Damage Caused by Ants

Domestic ant species spread aphids in order to collect their sugary excrement. Ants are a nuisance when they build their nests on lawns or in the cracks between rocks on terraces. Ants searching for food can also make their way into kitchens, pantries and storehouses. When crawling over food, ants can spread bacteria and spores. The black-grey garden ant (Lasius niger) and the brown wood ant (Lasius brunneus) are the two species that most commonly make their way onto balconies, terraces and into residential dwellings. A species of ant introduced to our parts, the Pharaoh ant (Monomorium pharaonis), can be a hygienic hazard. The Pharaoh ant eats materials that contain proteins and can cause serious hygienic problems in hospitals when they invade wound tissue. Controlling this species is difficult and should be left to professionals.

The Black-Grey Garden Ant and the Brown Wood Ant

The black-grey garden ant often finds its way into homes, especially during spring when the food supply is limited outdoors. However, they do not build their nests in homes. The workers of this ant species measure 2.5 to a little over 4.0 mm in length and their entire bodies are black-brown in colour. Their antennae are yellow-brown at the base. The brown wood ant is also known to build its nests in rotten wooden beams and thereby cause damage to other areas of wooden structures, making this species of ant a possible pest for materials. The brown wood ant is smaller than the black-grey garden ant. Its chest, legs, feelers and jaws are yellow-brown. The head and abdomen are darker. Both ant species primarily feed on carbohydrates.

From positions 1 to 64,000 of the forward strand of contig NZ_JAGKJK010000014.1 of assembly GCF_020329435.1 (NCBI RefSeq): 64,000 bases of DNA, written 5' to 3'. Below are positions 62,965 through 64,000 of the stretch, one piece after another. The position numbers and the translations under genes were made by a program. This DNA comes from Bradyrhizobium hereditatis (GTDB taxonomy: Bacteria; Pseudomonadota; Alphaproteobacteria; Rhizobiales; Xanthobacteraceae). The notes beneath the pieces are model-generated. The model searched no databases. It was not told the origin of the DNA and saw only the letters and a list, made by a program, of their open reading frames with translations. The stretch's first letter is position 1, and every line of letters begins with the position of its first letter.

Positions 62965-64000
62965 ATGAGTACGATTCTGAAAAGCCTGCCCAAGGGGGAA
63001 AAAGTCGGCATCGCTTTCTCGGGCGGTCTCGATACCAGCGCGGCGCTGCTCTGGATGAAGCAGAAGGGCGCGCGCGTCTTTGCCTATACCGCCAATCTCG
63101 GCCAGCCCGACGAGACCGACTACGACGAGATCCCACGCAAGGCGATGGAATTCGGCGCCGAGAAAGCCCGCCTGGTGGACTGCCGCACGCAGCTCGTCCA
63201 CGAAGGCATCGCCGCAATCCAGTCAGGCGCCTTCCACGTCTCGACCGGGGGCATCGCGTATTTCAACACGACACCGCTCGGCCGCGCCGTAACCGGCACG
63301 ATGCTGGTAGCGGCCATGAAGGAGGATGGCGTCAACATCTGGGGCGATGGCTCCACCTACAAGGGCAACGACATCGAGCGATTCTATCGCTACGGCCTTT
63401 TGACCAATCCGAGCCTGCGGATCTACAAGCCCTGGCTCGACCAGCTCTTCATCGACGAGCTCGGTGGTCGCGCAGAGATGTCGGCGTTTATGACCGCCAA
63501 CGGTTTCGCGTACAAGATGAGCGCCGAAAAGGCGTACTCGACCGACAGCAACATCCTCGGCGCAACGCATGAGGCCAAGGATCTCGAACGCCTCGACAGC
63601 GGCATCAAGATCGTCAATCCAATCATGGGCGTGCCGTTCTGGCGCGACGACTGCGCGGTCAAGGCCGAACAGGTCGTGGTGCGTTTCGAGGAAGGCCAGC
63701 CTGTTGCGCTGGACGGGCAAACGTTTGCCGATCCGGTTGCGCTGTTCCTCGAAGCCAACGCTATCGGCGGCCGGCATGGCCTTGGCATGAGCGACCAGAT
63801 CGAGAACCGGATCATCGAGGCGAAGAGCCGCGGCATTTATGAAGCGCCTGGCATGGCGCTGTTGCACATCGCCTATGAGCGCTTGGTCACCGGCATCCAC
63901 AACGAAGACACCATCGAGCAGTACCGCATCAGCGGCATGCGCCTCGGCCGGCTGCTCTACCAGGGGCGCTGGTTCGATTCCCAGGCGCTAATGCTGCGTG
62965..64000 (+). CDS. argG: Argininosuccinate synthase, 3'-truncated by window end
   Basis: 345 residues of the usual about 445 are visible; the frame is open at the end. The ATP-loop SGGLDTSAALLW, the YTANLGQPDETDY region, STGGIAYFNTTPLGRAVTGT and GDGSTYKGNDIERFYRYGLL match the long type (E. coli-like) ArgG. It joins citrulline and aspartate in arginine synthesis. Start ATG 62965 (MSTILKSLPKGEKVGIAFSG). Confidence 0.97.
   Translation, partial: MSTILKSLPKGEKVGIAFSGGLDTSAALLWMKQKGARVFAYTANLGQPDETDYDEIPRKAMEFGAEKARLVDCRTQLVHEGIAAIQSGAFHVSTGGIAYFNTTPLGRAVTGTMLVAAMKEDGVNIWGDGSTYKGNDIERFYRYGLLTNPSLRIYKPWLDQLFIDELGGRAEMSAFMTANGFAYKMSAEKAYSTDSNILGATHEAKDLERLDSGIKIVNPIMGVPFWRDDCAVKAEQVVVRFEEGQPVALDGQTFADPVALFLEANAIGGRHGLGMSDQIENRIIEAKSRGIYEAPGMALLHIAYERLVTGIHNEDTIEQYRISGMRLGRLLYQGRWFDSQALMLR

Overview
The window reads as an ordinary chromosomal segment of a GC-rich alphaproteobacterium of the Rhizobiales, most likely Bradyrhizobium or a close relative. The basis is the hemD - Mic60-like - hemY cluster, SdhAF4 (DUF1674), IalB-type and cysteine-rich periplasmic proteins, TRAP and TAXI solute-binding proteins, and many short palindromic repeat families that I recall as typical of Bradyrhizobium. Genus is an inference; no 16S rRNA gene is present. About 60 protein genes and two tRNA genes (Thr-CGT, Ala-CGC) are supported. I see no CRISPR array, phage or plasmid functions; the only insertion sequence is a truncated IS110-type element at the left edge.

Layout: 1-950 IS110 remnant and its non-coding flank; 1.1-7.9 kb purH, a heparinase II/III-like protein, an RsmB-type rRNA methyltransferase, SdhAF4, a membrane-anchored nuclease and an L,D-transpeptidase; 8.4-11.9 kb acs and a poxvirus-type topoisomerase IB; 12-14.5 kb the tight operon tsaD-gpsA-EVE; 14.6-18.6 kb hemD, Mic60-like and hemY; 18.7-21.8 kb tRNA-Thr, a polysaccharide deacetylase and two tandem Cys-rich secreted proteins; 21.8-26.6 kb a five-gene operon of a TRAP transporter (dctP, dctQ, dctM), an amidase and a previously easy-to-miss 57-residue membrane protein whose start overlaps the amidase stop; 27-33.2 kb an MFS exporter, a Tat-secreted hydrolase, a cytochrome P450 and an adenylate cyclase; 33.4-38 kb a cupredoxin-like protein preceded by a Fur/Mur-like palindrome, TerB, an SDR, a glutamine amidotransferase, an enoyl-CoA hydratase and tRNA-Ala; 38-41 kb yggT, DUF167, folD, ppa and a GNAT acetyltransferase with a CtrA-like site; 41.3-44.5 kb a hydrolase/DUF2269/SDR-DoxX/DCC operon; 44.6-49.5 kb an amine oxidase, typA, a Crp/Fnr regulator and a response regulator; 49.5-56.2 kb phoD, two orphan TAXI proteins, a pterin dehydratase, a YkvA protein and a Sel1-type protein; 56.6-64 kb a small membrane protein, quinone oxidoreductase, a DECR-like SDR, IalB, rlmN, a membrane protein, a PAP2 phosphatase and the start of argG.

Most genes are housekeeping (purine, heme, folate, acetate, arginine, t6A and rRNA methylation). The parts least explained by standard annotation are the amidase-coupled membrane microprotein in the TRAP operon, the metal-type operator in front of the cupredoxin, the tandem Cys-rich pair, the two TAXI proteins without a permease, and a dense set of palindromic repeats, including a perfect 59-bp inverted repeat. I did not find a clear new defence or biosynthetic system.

Control Indoors and on Terraces

When ants are found in a residential dwelling, the first step is to locate the point of entry. Filling in cracks and gaps can often prevent further intrusion.

An environmentally friendly way to control ants is to set up bait stations containing an insecticide. The ants take the bait, which contains carbohydrates, go back to their nest and feed it to the other ants, the brood and the queen. The insecticide is dosed to have a delayed effect so that it can be passed on to the colony. This method combats the entire nest and not just individual ants, which would quickly be replaced by new offspring.

Essential oils, which are available as liquids or powders, can be used to disrupt communication along scent trails or, when applied to the nest, within the colony. Ants will cease to visit areas that have been treated with such oils. These oils can be used to create a scent barrier on balcony doors or on terraces. When applied to a nest, the scents from the essential oils cause sufficient disruption to lead the colony to abandon the nest.

Aeroxon Ant Bait Station*

Eliminates ant infestations completely and cleanly

Ant Bait Station*

Aeroxon Ant Stop*

Safe and effective control of ants and ant colonies in and around the home

Ant Stop*

Aeroxon Glue Band for Trees

For fruit and ornamental trees

Glue Band for Trees